Carr is widely known to be a quarterback who looks great when he has a clean pocket and wilts when he gets pressure. You’ll have to take my word for that last part, because today, he had time to survey the field and hit open receivers almost at will. No Chris Olave? No Michael Thomas? No problem. The Giants had only one sack on the day...by safety Jason Pinnock on a blitz.

Did you notice Dexter Lawrence (1 tackle, 1 assist) on the field today, other than the occasional time the cameras would zoom in to show him sucking air? I did see Kayvon Thibodeaux and Azeez Ojulari occasionally getting late pressure. I saw A’Shawn Robinson stuffing the run a few times (7 tackles, and 1 assist today). I also saw Alvin Kamara knifing through a soft middle for big gains too often, though.

Pump the brakes on the Giants’ secondary

There has been a lot of excitement about the development of the Giants’ secondary as the season has progressed. Tae Banks looked really good from the start, Jason Pinnock has come on to be an effective strong safety, Xavier McKinney has shown out the last few weeks, and Cor’Dale Flott has had his moments. Fans have been making a lot of noise about Banks and Pinnock especially.

Today put a damper on the excitement. Good quarterbacks who have time to throw can exploit these defensive backs. Carr went 23 for 28 and had a 134.8 passer rating as he methodically picked apart the defense. It seemed to me that Adoree’ Jackson, who may be playing himself out of a free agent offer, was the biggest offender, but Banks gave up a few completions and Pinnock made mistakes too, adding to the list of Giants’ defensive backs who don’t look back for underthrown balls and wind up running into the receiver. The Giants’ secondary created no turnovers and had no passes defensed today against a less-than-stellar group of pass-catchers. They got no help from the defensive line today, but they are not yet close to elite. The Giants probably need to draft a potential starting cornerback or sign one in free agency next spring.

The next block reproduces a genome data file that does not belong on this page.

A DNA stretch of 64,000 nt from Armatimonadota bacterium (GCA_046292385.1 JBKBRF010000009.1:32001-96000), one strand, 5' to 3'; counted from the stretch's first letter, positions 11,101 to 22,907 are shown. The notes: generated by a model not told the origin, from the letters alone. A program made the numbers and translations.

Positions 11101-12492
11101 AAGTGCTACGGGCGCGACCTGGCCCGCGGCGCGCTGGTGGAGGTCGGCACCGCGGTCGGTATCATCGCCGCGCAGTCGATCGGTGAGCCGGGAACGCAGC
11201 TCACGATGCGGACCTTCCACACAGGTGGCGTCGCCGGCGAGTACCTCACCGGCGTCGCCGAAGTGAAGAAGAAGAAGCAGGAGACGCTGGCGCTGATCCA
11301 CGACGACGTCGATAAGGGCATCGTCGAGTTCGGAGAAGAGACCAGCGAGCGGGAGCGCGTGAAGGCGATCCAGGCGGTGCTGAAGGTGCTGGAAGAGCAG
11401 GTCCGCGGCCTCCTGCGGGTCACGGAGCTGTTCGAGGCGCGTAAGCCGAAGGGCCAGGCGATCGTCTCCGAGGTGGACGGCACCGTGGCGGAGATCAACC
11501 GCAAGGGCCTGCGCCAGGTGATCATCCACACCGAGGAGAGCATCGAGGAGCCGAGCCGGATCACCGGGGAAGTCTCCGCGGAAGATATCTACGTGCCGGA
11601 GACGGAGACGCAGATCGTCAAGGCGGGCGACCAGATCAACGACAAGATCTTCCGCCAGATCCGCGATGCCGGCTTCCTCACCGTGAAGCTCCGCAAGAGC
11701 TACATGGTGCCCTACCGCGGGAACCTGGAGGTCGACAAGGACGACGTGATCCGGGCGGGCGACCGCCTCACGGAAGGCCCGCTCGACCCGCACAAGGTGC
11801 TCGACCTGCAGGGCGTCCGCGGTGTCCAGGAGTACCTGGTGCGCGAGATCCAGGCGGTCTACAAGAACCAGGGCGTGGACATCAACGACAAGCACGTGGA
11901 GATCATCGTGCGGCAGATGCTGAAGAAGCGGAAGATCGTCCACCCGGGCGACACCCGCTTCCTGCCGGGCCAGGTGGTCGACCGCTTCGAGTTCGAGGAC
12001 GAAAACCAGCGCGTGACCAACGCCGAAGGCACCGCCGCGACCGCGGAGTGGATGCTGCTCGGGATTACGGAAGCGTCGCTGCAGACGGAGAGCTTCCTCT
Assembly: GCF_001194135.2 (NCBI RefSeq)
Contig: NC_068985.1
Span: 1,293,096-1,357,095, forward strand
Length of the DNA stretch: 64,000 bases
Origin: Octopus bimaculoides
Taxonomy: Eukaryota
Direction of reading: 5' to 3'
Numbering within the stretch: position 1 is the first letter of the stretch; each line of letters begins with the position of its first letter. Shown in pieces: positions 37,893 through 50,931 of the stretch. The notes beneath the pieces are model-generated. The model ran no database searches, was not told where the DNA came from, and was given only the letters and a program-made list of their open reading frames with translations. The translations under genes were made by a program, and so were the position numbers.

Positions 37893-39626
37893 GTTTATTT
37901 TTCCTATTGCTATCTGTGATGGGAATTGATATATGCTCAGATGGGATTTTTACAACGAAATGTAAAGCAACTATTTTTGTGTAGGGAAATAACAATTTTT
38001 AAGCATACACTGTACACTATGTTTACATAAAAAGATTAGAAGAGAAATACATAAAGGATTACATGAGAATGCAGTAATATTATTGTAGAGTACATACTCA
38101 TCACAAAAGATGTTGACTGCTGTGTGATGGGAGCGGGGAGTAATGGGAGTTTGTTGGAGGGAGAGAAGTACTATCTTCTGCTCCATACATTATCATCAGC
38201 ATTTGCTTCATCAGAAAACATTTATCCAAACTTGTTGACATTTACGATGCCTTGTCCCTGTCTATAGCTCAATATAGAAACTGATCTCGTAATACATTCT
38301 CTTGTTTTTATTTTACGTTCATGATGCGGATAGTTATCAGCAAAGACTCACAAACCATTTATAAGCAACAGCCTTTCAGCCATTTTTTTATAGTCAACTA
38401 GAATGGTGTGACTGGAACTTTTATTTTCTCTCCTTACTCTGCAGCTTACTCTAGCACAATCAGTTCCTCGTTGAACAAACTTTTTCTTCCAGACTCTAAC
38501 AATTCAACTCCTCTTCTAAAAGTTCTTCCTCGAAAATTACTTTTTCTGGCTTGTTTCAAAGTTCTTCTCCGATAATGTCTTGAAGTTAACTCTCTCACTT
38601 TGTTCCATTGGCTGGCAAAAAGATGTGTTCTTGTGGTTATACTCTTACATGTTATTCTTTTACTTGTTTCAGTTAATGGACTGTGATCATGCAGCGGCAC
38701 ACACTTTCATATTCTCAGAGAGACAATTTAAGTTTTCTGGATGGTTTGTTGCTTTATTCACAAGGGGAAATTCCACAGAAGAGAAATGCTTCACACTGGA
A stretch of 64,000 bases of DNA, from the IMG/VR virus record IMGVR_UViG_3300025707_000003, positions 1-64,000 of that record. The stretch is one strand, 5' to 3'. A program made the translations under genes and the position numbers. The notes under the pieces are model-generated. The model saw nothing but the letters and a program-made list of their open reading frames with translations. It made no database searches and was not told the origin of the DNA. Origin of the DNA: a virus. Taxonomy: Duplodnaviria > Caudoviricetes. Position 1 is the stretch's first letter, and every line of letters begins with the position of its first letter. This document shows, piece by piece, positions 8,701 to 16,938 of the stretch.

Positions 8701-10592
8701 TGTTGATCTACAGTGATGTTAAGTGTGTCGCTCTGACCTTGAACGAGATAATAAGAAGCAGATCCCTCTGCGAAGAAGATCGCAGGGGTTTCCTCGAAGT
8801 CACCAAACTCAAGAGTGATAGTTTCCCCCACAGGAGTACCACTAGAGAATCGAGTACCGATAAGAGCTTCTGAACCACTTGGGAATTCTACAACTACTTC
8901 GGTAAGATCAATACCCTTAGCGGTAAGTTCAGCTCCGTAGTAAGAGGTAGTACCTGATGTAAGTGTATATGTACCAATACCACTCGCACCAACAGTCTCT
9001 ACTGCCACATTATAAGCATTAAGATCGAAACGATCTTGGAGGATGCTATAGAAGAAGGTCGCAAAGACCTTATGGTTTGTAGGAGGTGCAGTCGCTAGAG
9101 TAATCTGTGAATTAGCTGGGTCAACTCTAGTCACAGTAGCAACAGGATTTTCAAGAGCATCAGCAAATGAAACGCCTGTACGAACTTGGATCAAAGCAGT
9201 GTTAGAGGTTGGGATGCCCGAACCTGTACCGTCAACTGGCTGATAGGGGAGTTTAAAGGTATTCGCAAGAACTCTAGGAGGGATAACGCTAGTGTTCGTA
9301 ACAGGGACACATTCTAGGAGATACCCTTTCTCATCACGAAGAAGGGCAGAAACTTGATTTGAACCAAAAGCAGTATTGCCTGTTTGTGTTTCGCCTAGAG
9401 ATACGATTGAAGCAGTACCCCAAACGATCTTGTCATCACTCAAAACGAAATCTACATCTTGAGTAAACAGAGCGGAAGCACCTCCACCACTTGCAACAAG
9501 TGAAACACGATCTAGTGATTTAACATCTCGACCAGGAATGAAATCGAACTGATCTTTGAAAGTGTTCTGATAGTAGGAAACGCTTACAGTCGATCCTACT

If you wanted to see an elite secondary, you should have looked at the guys in black and gold. Ex-Giant Isaac Yiadom had 3 passes defensed today, and Paulson Adebo added one. Giants wide receivers had only 88 yards today, and only two (Darius Slayton and Wan’Dale Robinson) caught any passes at all.

Jamie Gillan is a pretty valuable player

We had to learn something positive from this game, right? The offense and defense were both a mess. So let’s turn to special teams. Jamie Gillan is far from being the best punter in the NFL, but overall he has improved since the first half of the 2022 season, getting the Giants out of some big holes with some booming punts and doing much better at angling the ball toward the sideline to prevent long returns.

Today, though, we saw another side of his talent. After Randy Bullock kicked a field goal to briefly put the Giants up, 3-0, he injured a hamstring (what’s new?) on the ensuing kickoff. When the Giants drove deep into New Orleans territory (yes, they did that once), I thought they might just have a go for it on fourth down. Instead, Gillan came out and hammered a 40-yard field goal right through the uprights. I won’t say it was picture-perfect, but it would have been good from longer, and he looks perfectly capable of being the kicker if Bullock is out for an extended period. The Giants will probably elevate Cade York this week to take over, but it’s nice to know that Gillan is an acceptable emergency kicking option.